> the interaction between them.

I wholeheartedly agree that there may well be aspects of your service,  
particularly its metadata, that cannot be wholly encompassed by an API  
such as the one we have worked on, and that it is important to be able to  
innovate in the remote interface as a part of the service proposition.  
We're hoping that a basic level of metadata and structure could be  
modelled using such an API, but then device/service specific extensions  
could be used to support additional Netflix specific data. This data could  
be used by Netflix specific remote clients.

> On Mar 15, 2011, at 7:49 PM, Matt Hammond wrote:
>> Hi Mark,
>> On Fri, 11 Mar 2011 22:32:09 -0000, Mark Watson <>
>> wrote:
>>> Matt, Olivier,
>>> The Universal Remote protocol looks great. At what level, though, would
>>> you expect there to be a need for standardization ?

...snipped start of my reply...

>> I'd also be keen to see access to the application layer protocol level
>> abstracted and simplified for common client environments - such as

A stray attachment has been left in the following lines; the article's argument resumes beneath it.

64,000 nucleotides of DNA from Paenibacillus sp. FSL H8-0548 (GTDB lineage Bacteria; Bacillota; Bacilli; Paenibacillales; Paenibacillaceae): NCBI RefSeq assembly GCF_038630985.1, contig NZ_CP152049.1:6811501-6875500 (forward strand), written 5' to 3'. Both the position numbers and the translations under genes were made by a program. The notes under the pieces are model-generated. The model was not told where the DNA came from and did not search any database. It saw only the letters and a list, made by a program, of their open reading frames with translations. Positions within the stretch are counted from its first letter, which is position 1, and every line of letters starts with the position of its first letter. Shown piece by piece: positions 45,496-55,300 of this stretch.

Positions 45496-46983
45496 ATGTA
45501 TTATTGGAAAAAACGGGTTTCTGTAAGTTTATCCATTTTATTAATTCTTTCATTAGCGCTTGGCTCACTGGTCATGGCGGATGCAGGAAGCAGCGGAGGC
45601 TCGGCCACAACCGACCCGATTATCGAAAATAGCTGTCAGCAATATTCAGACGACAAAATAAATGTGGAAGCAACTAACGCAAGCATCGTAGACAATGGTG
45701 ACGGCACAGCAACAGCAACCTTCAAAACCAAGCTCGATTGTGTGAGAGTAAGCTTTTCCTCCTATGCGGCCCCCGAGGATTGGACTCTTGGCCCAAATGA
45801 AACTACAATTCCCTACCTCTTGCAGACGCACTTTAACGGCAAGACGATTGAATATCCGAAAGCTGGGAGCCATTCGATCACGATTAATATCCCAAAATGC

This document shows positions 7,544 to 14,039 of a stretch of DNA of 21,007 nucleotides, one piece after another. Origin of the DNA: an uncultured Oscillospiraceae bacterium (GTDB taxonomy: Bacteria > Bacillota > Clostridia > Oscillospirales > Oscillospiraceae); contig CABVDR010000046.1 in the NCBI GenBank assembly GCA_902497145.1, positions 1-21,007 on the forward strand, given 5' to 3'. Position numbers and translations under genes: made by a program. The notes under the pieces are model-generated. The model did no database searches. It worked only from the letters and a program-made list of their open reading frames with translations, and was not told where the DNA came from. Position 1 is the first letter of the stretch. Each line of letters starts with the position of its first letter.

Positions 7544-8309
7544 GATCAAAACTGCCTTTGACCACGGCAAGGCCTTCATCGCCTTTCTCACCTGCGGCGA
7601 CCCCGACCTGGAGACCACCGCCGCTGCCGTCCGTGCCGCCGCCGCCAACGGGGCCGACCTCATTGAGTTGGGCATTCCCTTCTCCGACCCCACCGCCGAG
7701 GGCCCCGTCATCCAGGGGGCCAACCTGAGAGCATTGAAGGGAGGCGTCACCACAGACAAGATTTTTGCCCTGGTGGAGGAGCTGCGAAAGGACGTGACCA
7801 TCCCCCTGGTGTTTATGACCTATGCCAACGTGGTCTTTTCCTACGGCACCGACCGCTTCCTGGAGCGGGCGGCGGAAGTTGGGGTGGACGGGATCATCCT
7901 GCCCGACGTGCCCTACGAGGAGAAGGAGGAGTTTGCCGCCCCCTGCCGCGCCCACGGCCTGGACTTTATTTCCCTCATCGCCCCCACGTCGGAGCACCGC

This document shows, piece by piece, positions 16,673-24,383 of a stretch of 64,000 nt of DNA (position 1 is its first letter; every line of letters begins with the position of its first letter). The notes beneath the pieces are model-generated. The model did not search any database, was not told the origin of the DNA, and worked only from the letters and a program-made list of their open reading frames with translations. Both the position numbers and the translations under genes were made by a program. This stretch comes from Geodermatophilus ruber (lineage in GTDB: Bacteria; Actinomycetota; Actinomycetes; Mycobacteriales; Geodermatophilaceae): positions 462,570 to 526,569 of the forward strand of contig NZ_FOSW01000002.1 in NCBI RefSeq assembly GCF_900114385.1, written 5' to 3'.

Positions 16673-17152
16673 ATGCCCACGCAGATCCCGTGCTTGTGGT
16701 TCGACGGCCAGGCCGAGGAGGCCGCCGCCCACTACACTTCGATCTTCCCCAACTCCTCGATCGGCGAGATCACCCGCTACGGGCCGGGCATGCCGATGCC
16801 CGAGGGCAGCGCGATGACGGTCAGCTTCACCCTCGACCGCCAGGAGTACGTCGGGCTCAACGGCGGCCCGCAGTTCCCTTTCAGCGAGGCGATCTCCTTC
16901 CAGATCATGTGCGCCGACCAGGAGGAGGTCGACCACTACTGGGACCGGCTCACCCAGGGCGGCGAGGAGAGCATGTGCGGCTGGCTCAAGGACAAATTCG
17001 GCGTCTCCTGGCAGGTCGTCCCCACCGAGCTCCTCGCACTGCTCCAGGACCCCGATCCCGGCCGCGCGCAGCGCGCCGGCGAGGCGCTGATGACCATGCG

>> javascript in the browser context. Perhaps this would take the form of
>> client side implementations as device APIs, or as pure javascript
>> libraries.
> Javascript libraries would provide a lot more flexibility, unless you  
> thought there might be performance concerns. If there was, for example,  
> an open source client-side library that people could use for their UC  
> implementation you have all the advantages of ease-of-use, avoid (some)  
> problems with divergence features supported by different devices and  
> avoid the difficulty in upgrading devices to support new features. The  
> baked in device APIs would be kept to the lower layer stuff (Zeroconf  
> etc.) that would hopefully be more static.

I agree - Javascript libraries would seem more logical if the inter-device  
protocol is standardised and implementable in javascript within the  
browser context. I don't see there being particular performance concerns.

..snipped outline of domain model..

>>> I can presumably implement both client and server side of the protocol
>>> using HTML/CSS/Javascript (if I can't then there's a need for
>>> standardization right away), so what would remain would be
>>> device/application discovery and the initial security aspects.